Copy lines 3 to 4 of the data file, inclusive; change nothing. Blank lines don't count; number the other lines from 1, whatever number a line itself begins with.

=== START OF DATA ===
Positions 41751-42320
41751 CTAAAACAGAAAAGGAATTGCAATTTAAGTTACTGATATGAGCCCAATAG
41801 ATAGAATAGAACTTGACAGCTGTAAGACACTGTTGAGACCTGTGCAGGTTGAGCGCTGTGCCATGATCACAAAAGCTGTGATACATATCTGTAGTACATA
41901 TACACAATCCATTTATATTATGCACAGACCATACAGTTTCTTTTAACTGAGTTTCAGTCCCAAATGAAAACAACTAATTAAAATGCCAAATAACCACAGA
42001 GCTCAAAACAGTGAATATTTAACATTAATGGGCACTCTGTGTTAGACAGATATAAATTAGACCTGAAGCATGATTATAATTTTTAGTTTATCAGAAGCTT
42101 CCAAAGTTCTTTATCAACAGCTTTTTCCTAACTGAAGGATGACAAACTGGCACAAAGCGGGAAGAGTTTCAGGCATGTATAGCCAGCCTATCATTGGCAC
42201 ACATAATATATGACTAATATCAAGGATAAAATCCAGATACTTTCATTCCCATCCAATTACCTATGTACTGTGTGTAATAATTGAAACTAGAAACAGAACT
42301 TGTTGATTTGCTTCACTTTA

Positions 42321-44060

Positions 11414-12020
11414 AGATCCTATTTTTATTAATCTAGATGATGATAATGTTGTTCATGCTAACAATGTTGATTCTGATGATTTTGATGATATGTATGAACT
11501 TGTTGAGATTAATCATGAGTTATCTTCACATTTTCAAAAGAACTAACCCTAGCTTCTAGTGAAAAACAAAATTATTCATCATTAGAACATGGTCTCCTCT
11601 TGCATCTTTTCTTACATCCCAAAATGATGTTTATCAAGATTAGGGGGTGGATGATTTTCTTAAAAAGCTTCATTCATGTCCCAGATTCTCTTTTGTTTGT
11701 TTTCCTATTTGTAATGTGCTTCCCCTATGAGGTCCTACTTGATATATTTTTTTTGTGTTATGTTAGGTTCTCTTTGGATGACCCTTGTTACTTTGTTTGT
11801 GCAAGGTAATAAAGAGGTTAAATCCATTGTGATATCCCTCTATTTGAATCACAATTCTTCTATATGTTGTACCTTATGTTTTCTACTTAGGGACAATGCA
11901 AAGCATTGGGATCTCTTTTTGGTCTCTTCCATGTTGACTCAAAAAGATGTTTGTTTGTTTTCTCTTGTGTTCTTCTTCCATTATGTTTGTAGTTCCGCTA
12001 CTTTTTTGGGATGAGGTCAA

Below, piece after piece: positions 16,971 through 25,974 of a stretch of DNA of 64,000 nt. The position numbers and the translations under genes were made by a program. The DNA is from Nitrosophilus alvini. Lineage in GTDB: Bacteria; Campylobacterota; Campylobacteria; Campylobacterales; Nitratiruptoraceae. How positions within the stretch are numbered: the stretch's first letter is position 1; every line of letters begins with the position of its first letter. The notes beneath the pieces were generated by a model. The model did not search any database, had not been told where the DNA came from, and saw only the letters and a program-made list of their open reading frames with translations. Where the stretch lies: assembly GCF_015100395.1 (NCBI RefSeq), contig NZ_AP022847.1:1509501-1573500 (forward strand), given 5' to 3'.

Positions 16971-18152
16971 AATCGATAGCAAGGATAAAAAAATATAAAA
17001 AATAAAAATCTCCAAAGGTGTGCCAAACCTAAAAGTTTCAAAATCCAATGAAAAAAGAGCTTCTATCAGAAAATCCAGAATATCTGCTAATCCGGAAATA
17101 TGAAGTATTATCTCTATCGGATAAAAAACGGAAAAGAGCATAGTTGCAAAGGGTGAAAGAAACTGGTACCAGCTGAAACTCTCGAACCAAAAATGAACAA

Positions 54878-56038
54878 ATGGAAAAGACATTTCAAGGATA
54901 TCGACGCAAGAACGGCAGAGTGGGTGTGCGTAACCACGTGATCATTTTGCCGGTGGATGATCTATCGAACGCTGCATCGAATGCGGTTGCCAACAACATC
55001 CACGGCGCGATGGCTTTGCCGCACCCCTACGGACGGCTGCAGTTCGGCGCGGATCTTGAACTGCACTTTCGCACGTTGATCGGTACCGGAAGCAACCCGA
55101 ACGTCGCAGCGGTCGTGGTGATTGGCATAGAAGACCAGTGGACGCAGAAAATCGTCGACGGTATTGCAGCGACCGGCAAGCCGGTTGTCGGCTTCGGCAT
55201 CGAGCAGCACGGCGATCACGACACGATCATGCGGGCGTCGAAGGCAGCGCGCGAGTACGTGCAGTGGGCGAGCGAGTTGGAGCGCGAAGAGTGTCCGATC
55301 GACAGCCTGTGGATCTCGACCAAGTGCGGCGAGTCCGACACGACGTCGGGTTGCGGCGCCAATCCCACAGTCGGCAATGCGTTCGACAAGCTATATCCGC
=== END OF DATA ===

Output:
41801 ATAGAATAGAACTTGACAGCTGTAAGACACTGTTGAGACCTGTGCAGGTTGAGCGCTGTGCCATGATCACAAAAGCTGTGATACATATCTGTAGTACATA
41901 TACACAATCCATTTATATTATGCACAGACCATACAGTTTCTTTTAACTGAGTTTCAGTCCCAAATGAAAACAACTAATTAAAATGCCAAATAACCACAGA